Modeling and Policy Analysis for the U.S. Science Sector
AbstractThis paper analyzes the production process of scientific outputs and its implications on the U.S. economy using variants of a disaggregated Marshallian Macroeconomic Model (MMM). Federal spending on scientific activities produces innovation which we measure using the number of patents awarded. Additionally, this study makes use of the Bass diffusion model to investigate how innovative patents generate new products that attract new firms in existing sectors of the U.S. economy. Firms are assumed to be Bayesian learners while forming expectations about product prices. Using a set of policy simulations, this research provides measured information on how selected science policies may affect sectoral growth of the U.S. economy. Moreover, issues such as bifurcation pertaining to dynamic models are thoroughly addressed in this paper. Among others, our findings suggest that federal spending on applied research has larger shortrun growth enhancement effects than spending on development or basic research. The return of current federal spending on applied research depends largely on past spending on basic research, something that is well captured through the lag structure imposed in our model. Recipients of federal grants for basic research often lay foundation for outstanding applied research.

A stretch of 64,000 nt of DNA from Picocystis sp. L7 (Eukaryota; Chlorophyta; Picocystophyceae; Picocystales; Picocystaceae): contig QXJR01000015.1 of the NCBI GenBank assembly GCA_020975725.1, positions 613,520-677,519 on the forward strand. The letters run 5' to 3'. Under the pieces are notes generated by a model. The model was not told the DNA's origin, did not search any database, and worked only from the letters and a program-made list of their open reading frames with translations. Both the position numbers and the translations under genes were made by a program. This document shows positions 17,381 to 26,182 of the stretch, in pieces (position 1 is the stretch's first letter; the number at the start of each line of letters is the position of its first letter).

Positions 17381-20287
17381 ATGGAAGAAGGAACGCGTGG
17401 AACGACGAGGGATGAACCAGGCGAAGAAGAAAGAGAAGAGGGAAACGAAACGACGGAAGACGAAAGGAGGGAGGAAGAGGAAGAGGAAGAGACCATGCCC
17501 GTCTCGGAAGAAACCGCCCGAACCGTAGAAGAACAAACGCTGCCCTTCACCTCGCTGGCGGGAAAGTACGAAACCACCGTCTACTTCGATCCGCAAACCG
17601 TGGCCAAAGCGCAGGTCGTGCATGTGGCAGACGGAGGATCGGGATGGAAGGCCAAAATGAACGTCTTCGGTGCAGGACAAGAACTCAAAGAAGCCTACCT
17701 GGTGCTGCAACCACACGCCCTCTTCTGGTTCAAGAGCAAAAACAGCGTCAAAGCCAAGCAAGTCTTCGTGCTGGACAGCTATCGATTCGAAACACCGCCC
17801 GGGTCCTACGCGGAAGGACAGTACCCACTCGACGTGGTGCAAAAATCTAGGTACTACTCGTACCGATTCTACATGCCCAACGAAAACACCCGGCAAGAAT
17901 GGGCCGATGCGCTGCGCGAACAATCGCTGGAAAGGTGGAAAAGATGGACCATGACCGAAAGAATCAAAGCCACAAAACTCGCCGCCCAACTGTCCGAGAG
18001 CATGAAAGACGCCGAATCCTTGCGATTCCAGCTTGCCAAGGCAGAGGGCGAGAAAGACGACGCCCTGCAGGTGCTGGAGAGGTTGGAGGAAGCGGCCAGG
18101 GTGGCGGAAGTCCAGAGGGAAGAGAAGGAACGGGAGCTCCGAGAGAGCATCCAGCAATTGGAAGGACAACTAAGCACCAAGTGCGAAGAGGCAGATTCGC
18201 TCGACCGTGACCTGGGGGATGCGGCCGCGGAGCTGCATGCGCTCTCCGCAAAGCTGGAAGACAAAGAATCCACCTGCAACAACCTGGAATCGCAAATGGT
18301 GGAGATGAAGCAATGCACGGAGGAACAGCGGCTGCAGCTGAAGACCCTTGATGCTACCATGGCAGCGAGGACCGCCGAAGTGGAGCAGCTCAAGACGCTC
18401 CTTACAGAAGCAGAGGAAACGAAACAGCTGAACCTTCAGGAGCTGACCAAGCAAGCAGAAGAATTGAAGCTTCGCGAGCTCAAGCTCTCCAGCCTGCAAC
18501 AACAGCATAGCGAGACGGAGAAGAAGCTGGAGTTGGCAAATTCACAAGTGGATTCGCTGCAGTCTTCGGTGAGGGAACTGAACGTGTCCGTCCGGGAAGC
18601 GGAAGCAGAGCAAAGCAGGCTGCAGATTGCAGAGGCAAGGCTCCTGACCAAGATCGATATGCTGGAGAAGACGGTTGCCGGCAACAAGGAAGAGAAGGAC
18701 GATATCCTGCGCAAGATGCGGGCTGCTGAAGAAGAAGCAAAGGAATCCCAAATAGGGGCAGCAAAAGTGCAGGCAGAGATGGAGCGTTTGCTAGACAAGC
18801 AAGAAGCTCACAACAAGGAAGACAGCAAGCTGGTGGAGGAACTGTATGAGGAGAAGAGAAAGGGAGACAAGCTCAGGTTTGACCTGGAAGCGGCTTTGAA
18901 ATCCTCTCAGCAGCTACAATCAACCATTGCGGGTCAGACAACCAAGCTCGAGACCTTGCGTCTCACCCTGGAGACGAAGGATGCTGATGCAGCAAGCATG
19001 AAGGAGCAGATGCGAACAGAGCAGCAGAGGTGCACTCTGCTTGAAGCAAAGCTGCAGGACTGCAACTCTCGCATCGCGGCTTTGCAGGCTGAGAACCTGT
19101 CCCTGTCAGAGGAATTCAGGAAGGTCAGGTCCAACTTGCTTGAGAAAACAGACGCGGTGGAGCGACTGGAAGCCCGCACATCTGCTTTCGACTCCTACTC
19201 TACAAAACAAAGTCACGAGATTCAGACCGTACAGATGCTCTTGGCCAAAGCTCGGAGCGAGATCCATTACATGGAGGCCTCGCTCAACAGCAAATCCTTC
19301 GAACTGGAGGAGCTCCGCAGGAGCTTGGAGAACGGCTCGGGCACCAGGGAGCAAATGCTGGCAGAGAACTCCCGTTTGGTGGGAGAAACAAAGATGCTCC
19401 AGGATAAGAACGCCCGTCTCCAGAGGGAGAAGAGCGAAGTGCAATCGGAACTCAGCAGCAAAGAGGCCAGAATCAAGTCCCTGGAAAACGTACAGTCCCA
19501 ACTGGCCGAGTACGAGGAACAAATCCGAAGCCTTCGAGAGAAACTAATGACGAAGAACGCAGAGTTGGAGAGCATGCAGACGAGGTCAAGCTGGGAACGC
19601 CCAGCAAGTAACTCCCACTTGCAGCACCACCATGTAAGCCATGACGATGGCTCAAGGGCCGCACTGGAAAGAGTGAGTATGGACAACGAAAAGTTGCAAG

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Bibliographic InfoPaper provided by University of Pretoria, Department of Economics in its series Working Papers with number 201207.
Length: 20 pages
Date of creation: Feb 2012
Date of revision:
Disaggregated Marshallian Macroeconomic Model; Bass Diffusion Model; Transfer Functions; and Bayesian Learners;
Other versions of this item:
- Jacques Kibambe Ngoie & Arnold Zellner, 2012. "Modeling and policy analysis for the U.S. Science Sector," Working Papers 264, Economic Research Southern Africa.
- E27 - Macroeconomics and Monetary Economics - - Consumption, Saving, Production, Employment, and Investment - - - Forecasting and Simulation: Models and Applications
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